GLENWOOD, Iowa — In the small, crowded conference room, it was starting to get warm.
People stood two and three deep around the conference table. But none of the Mills County officials were fidgeting. No one was leaving.
Iowa Gov. Kim Reynolds had come to listen. Flooded riverside communities have been lobbying in vain for funding to improve levees, local leaders told her.
And now Pacific Junction is awash. And like other communities behind levees, most of its residents have no flood insurance — they thought the levee protected them.
The water plant that supplies Glenwood and Pacific Junction flooded.
A new business that had planned to locate in Glenwood has decided to pull out.
Millions of dollars in farm equipment and crops have been lost.
“(Officials) always talk about it, but now the devastation is here,” said Carol Vinton, a member of the Mills County Board. Just weeks ago, Vinton said she was in Washington, D.C., lobbying for money for levees.
Levees along some 210 miles of the Missouri River from Bellevue, Nebraska, to Leavenworth, Kansas, have failed or are at risk of failing, according to the Army Corps of Engineers. The Missouri River has crested and is dropping in most locations.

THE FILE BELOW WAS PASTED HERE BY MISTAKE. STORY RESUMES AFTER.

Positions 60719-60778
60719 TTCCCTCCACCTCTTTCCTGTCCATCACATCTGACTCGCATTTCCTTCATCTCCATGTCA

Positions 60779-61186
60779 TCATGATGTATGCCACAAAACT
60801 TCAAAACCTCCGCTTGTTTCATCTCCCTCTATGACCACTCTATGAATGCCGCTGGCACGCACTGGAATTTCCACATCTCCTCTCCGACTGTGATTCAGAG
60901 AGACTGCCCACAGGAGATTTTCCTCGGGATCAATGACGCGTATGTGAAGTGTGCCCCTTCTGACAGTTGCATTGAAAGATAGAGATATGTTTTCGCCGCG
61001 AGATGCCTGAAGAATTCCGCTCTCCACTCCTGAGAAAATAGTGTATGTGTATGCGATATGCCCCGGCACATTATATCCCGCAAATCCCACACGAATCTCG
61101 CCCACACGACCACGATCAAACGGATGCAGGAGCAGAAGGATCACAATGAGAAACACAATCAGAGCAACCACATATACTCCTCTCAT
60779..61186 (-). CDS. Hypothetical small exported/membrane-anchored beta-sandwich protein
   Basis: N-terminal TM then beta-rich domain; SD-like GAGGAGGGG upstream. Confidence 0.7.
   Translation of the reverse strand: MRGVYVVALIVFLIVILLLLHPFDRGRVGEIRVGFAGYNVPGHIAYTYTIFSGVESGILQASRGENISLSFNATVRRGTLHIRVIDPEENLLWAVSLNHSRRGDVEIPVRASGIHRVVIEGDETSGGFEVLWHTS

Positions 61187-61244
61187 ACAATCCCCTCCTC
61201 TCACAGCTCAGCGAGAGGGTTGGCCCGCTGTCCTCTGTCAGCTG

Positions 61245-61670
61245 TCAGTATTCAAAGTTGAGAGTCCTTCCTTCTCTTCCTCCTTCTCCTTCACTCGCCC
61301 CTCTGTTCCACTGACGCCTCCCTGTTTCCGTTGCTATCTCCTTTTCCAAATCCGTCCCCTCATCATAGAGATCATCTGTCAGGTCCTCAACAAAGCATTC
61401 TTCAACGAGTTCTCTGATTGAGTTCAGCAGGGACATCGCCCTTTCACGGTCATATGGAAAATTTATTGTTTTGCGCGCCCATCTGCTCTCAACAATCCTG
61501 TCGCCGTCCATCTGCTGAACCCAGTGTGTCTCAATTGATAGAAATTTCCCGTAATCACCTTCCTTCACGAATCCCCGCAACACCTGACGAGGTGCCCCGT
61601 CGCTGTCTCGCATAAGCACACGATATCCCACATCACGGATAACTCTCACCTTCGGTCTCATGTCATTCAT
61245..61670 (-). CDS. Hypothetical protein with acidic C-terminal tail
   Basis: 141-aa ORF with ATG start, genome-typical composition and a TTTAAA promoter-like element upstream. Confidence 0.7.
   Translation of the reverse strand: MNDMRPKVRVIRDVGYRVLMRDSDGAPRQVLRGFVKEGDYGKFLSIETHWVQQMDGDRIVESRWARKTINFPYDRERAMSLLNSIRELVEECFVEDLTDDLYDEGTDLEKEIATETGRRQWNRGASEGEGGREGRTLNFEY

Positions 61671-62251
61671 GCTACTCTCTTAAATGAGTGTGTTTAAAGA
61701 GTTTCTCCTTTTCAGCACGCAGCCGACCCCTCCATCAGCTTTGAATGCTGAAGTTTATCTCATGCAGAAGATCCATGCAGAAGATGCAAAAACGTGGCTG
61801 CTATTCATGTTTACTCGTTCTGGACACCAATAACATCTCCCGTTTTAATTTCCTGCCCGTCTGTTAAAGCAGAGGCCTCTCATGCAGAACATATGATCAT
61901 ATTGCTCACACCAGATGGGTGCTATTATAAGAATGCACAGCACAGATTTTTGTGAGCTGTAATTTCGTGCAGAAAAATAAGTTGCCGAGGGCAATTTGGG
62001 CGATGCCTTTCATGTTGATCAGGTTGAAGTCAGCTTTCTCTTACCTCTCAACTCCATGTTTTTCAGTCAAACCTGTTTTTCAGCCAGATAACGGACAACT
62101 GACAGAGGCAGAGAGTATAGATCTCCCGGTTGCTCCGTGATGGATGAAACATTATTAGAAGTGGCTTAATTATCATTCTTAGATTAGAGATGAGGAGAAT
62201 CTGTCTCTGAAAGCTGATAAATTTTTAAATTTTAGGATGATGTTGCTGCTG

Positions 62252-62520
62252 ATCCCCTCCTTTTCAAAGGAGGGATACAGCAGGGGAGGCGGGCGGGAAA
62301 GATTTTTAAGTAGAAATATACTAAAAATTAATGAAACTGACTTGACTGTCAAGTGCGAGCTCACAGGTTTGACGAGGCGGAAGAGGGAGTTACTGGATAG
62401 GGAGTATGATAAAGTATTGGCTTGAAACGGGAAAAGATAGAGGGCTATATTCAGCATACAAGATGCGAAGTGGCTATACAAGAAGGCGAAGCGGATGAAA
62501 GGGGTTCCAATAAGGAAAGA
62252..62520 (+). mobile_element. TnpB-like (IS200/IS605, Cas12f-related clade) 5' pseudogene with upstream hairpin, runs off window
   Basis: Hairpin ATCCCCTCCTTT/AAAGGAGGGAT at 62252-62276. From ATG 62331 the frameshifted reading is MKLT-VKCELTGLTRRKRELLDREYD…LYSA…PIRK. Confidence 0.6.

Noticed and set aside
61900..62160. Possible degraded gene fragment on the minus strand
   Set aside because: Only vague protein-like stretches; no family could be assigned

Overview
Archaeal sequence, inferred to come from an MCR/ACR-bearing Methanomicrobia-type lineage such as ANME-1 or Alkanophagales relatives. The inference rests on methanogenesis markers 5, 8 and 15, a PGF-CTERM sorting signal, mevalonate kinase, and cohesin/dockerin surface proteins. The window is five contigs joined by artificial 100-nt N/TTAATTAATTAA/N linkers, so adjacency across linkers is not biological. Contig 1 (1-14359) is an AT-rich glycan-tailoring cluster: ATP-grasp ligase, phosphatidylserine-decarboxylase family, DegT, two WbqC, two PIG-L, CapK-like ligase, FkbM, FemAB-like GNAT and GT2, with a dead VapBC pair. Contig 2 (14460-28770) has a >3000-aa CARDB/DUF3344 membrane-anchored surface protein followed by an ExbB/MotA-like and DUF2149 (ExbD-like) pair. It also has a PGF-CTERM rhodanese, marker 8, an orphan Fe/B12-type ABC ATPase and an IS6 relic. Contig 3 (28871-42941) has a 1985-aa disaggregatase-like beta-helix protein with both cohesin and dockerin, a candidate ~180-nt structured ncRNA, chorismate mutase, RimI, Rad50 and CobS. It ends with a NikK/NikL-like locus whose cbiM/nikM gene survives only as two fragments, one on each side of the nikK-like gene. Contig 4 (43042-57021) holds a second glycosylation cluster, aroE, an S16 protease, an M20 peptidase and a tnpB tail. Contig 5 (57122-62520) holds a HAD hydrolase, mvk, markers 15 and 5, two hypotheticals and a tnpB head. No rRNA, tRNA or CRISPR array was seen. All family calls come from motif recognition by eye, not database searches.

Reynolds told those gathered in the room that the state would help them recover.
And in response to repeated complaints from local officials about a lack of early notice that their communities could flood, she committed to developing better lines of communication with the federal agency that operates massive dams upstream on the Missouri River and oversees the levees.
“We are in this for the long haul,” Reynolds told those gathered around the table.
The corps has been criticized for releasing water from Gavins Point Dam near Yankton, South Dakota, following the onset of the storm. It increased discharges to five times above their previous levels and has since been lowering them. In its defense, the corps has said Gavins Point isn’t designed to hold back flooding. It’s entirely a pass-through dam and the huge increase in discharges reflected the impacts of a storm that caused sudden inflows that reached as much as 30 times the normal rate.
With all of Pacific Junction flooded, and most of its people without flood insurance, residents in the town of 480 will need help from the federal government, Mayor Andy Young said.
“This is going to be tough,” Young said.
Lola Michaelsen was among those stopping by Grace United Methodist Church in Glenwood to pick up groceries and other supplies after flooding chased her from her lifelong home in Pacific Junction.
“We got our clothes and medicine and that was about it,” she said.
She and her family are staying in a camper behind a local business. “I hope the water goes down quickly,” she said.